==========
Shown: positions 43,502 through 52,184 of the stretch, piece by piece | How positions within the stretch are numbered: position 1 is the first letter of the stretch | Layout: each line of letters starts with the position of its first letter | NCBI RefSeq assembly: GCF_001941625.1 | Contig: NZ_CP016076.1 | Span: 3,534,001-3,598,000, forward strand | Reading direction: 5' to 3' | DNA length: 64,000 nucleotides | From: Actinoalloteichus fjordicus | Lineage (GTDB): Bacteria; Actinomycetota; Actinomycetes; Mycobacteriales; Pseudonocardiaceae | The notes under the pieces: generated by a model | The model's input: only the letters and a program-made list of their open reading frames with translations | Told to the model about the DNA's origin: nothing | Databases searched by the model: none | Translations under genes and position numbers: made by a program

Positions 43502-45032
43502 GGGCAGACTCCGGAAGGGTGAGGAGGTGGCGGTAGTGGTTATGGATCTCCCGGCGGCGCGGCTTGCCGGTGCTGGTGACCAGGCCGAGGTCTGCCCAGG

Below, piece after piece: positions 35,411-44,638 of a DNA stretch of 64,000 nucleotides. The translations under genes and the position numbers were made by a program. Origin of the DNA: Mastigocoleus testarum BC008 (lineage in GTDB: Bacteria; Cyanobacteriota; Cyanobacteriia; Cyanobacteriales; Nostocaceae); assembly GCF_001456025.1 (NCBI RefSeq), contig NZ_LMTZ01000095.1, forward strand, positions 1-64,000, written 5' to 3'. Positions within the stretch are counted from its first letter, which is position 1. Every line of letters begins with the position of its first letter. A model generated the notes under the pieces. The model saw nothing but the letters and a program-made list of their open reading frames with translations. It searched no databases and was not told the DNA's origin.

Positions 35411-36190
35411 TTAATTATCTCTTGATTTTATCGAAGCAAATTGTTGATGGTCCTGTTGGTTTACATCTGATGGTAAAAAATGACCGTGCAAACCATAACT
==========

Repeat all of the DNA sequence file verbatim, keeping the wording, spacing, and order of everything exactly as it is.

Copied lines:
Shown: positions 43,502 through 52,184 of the stretch, piece by piece | How positions within the stretch are numbered: position 1 is the first letter of the stretch | Layout: each line of letters starts with the position of its first letter | NCBI RefSeq assembly: GCF_001941625.1 | Contig: NZ_CP016076.1 | Span: 3,534,001-3,598,000, forward strand | Reading direction: 5' to 3' | DNA length: 64,000 nucleotides | From: Actinoalloteichus fjordicus | Lineage (GTDB): Bacteria; Actinomycetota; Actinomycetes; Mycobacteriales; Pseudonocardiaceae | The notes under the pieces: generated by a model | The model's input: only the letters and a program-made list of their open reading frames with translations | Told to the model about the DNA's origin: nothing | Databases searched by the model: none | Translations under genes and position numbers: made by a program

Positions 43502-45032
43502 GGGCAGACTCCGGAAGGGTGAGGAGGTGGCGGTAGTGGTTATGGATCTCCCGGCGGCGCGGCTTGCCGGTGCTGGTGACCAGGCCGAGGTCTGCCCAGG

Below, piece after piece: positions 35,411-44,638 of a DNA stretch of 64,000 nucleotides. The translations under genes and the position numbers were made by a program. Origin of the DNA: Mastigocoleus testarum BC008 (lineage in GTDB: Bacteria; Cyanobacteriota; Cyanobacteriia; Cyanobacteriales; Nostocaceae); assembly GCF_001456025.1 (NCBI RefSeq), contig NZ_LMTZ01000095.1, forward strand, positions 1-64,000, written 5' to 3'. Positions within the stretch are counted from its first letter, which is position 1. Every line of letters begins with the position of its first letter. A model generated the notes under the pieces. The model saw nothing but the letters and a program-made list of their open reading frames with translations. It searched no databases and was not told the DNA's origin.

Positions 35411-36190
35411 TTAATTATCTCTTGATTTTATCGAAGCAAATTGTTGATGGTCCTGTTGGTTTACATCTGATGGTAAAAAATGACCGTGCAAACCATAACT